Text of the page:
Atomically Precise Manufacturing Consortium Receives Award from Texas' ETF and DARPA

Zyvex Labs today announced the award of a $9.7M program funded by DARPA (Defense Advanced Research Projects Agency) and Texas' ETF (Emerging Technology Fund). The goal of this effort is to develop a new manufacturing technique that enables "Tip-Based Nanofabrication" to accelerate the transition of nanotechnology from the laboratory to commercial products. Starting with the construction of 'one-at-a-time' atomically precise silicon structures, the Consortium initially plans to develop atomically precise, 'quantum dot' nanotech-based products in volume at practical production rates and costs. Harnessing this capability will position the United States and Texas with the fundamental technology to develop next-generation quantum dot applications for military and commercial applications such as advanced communications, metrology, and quantum computers. The spin-off nanomanufacturing capabilities from that early application will result in revolutionary nanotech products in follow-on development.

The charter industry APMC members are Zyvex Labs, General Dynamics, Integrated Circuit Scanning Probe Instruments, and Vought Aircraft; while Texas Higher Education members include the University of Texas at Dallas, the University of Texas at Austin and the University of North Texas. Other Higher Education members are the University of Central Florida and the University of Illinois at Urbana-Champaign. Government and non-profit consortium members are the US National Institute of Standards and Technology (NIST) and the North Texas Regional Center for Innovation & Commercialization (NTXRCIC). Other consortium members of all three types are expected to be added as the program progresses into later stages.

"We are extremely proud to receive this award," said John Randall, Ph.D., Vice President of Zyvex Labs and Principal Investigator for the APMC research program. "The technologies developed by this program will be the first to allow robust three-dimensional solid structures to be created with atomic precision under computer control. While, historically, this falls in line with ongoing efforts throughout human history to improve manufacturing precision, it is revolutionary because it will achieve unprecedented precision by taking advantage of the quantized nature of matter."

"DARPA is investing in breakthrough approaches to nanomanufacturing. Our goal is to develop the capability to fabricate nanostructures in such a way that we can control position, size, shape and orientation at the nanometer scale, which is not possible today," said Tom Kenny, DARPA Program Manager. "If we can demonstrate this, we will be able to truly unlock the potential capabilities of nanotechnology."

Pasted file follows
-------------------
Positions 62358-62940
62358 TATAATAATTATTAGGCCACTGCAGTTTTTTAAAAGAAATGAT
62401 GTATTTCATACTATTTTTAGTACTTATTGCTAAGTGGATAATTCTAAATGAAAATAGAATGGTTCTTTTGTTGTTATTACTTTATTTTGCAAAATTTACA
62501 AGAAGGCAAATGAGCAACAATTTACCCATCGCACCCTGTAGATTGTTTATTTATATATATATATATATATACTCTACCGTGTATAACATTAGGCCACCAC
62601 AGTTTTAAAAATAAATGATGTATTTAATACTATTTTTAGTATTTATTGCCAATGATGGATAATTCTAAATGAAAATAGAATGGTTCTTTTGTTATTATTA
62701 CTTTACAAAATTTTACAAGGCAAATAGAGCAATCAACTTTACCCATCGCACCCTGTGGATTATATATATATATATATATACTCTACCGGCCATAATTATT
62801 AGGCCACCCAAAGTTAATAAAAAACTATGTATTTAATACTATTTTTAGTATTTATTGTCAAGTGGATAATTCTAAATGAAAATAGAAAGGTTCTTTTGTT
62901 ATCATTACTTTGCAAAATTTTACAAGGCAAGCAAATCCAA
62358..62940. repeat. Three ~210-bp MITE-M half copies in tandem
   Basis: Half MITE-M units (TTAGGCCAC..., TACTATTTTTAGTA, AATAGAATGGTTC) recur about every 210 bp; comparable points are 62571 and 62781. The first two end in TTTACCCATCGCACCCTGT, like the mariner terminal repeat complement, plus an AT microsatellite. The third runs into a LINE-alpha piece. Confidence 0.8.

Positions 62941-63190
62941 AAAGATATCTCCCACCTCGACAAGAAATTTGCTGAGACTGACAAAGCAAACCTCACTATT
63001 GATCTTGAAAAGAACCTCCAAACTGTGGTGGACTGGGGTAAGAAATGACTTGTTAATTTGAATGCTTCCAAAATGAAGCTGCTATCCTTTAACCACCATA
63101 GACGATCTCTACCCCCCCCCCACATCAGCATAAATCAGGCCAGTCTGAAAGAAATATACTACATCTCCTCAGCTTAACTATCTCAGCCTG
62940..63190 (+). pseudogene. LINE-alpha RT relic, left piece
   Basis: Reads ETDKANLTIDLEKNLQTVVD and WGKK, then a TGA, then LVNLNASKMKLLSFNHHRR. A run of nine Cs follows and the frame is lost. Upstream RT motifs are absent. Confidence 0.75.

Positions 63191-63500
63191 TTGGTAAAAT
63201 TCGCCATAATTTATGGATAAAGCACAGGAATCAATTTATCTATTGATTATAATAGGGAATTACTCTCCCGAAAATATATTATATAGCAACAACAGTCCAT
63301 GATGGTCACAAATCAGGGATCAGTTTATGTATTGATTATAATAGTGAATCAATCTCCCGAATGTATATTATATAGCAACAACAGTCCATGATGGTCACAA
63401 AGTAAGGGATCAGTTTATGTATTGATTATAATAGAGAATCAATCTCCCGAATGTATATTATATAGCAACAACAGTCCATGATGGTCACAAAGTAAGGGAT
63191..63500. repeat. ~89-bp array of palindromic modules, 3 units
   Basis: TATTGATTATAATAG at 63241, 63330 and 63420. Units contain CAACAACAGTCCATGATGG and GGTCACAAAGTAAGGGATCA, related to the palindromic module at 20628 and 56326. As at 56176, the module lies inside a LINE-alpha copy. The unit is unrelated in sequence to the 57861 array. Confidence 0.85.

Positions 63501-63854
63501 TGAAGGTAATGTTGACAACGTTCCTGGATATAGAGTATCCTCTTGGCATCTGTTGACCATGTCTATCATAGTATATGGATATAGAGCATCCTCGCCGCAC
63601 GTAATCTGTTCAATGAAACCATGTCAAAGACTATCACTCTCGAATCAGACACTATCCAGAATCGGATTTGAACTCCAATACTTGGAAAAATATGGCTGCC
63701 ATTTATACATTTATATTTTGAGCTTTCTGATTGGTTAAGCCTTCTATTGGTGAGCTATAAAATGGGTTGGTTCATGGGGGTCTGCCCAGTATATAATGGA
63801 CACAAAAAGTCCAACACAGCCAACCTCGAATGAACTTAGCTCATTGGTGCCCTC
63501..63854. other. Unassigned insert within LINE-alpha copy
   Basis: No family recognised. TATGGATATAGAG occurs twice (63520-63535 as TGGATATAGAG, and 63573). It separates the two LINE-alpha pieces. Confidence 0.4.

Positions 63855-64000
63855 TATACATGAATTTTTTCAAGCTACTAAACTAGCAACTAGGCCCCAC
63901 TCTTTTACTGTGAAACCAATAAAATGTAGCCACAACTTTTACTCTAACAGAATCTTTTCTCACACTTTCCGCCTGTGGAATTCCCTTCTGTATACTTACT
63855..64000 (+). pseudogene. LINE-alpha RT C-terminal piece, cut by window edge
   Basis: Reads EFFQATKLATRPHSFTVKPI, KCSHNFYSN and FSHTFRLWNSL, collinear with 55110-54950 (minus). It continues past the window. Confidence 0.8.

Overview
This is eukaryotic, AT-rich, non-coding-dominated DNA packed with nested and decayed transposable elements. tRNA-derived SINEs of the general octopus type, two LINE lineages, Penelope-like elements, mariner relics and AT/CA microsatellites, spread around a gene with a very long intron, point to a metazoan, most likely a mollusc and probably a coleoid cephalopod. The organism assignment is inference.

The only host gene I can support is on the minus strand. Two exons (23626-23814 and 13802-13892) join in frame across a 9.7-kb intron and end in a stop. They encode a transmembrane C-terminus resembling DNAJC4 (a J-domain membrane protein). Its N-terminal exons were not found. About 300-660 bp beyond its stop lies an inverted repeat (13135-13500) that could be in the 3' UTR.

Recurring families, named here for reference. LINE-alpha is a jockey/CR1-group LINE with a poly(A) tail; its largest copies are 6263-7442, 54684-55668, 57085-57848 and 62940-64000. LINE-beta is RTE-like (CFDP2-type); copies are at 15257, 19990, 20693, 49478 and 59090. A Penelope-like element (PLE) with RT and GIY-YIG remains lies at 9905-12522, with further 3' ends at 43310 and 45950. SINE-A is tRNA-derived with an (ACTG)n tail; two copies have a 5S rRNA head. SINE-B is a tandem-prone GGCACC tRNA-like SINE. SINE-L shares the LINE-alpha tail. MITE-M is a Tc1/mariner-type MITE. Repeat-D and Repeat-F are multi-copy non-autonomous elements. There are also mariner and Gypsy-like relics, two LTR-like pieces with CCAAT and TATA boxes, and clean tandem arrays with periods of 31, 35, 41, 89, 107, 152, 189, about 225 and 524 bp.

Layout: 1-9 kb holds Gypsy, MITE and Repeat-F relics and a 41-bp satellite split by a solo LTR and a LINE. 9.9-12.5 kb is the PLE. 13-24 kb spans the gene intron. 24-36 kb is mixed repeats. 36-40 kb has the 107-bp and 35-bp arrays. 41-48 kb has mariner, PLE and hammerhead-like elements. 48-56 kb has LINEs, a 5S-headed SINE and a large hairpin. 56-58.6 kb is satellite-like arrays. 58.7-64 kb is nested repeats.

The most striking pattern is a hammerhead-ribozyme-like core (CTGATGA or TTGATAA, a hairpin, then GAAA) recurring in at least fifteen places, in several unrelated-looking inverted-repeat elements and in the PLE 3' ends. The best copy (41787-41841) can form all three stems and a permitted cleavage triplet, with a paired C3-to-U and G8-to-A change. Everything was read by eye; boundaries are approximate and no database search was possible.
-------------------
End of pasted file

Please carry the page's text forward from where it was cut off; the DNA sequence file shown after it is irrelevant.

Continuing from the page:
To almost double the resources supporting the APMC, the $5M in DARPA research funding is 'matched' by the Texas ETF of $4.7M to achieve a total program size of $9.7M. The North Texas Regional Center for NTXRCIC will serve as the 'fiscal agent' to administer the APMC funding from the ETF; and will also sponsor the "APMC Advisory Board" of senior industry and scientific experts that will direct the overall strategy and early commercialization activities of the APMC.

"As the regional representative for the ETF, we are excited about our role in the APMC consortium," said R. Mike Lockerd, Executive Director of the NTXRCIC. "Under the leadership of Zyvex Labs, APMC combines business, scientific and academic excellence; and we are confident that this consortium will develop ground-breaking technologies which may redefine how we create, manufacture and commercialize future products in Texas."

"This is a most exciting program and is very well aligned with my group's goals," said Richard M. Silver, a Program Manager in the Nanomanufacturing Program at the National Institute for Standards and Technology (NIST). "It is one of those unique programs where the basic work in advanced scientific institutions is aligned with industry toward a revolutionary and technologically important goal."

"We are both thrilled and proud to be an integral part of the innovative APMC consortium project," said Robert M. Wallace, PhD, the principal investigator and Professor of Materials Science and Engineering, Electrical Engineering and Physics at the University of Texas at Dallas. "The program taps our extensive expertise and capability to manipulate silicon surfaces at the atomic scale and provides a conduit for our research to be translated into a viable nanotechnology product. This industry-university-government partnership supporting the consortium presents us with a unique opportunity to impact Texas and the world of nanotechnology."

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